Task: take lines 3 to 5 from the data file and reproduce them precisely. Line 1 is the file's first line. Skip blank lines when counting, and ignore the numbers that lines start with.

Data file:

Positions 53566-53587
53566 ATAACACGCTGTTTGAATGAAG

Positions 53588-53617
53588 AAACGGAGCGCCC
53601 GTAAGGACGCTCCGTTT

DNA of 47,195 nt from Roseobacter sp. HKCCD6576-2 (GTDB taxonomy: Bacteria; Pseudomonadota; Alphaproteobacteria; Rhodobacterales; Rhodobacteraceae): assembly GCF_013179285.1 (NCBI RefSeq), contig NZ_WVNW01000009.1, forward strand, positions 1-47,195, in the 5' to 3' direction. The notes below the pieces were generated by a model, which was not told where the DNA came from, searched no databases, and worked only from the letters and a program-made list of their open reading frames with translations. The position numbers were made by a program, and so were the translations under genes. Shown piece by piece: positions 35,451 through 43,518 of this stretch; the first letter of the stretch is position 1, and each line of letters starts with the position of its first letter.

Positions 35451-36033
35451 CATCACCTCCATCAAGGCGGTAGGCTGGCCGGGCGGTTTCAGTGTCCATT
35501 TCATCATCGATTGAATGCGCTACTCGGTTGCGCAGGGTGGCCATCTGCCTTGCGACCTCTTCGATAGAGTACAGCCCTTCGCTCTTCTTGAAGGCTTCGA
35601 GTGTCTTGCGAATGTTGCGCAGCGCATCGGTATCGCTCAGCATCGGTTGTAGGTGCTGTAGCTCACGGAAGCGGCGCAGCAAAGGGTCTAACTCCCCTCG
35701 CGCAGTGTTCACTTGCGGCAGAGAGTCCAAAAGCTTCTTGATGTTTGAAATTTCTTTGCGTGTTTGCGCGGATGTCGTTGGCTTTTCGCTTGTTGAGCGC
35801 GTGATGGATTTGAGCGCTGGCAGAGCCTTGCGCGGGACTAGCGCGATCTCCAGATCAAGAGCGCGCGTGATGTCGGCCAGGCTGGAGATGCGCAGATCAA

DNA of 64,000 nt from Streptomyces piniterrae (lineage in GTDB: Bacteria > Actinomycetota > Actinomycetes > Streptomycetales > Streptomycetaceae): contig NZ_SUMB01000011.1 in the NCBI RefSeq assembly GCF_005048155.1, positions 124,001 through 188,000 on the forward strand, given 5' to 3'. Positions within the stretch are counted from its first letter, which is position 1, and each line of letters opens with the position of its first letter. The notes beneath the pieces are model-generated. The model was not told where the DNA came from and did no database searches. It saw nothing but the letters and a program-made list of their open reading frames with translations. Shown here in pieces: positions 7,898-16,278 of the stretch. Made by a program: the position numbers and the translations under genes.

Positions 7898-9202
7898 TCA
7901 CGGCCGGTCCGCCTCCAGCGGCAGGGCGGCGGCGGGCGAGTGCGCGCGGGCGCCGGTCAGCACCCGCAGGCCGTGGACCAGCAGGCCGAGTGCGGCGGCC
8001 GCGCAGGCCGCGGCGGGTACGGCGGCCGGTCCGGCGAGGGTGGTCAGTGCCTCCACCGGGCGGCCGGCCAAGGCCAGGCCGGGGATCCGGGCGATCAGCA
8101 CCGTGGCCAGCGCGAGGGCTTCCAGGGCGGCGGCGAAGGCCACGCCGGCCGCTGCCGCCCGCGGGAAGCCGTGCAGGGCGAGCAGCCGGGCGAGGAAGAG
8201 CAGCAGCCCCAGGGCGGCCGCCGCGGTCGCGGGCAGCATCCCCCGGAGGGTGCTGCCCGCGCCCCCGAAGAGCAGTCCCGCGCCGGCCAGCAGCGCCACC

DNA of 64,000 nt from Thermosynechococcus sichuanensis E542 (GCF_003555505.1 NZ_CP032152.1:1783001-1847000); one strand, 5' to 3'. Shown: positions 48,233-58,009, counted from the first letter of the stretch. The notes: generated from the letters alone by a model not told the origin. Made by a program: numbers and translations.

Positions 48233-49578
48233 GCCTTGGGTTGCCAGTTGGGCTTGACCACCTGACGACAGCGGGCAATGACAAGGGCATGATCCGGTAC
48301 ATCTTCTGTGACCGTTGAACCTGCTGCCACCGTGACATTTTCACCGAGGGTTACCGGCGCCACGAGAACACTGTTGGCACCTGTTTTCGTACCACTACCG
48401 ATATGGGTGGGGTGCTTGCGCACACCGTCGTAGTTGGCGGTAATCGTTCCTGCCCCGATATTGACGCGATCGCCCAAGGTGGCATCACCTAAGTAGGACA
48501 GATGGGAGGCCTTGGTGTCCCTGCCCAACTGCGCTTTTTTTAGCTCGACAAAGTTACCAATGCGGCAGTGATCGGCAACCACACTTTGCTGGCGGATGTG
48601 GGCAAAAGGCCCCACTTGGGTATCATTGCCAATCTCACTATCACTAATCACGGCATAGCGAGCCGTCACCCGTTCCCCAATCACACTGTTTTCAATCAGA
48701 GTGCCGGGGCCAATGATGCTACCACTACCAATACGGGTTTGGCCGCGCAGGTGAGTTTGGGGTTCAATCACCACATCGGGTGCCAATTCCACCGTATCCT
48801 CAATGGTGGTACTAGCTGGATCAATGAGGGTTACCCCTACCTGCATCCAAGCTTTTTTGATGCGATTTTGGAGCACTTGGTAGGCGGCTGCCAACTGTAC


Positions 53588-53617
53588 AAACGGAGCGCCC
53601 GTAAGGACGCTCCGTTT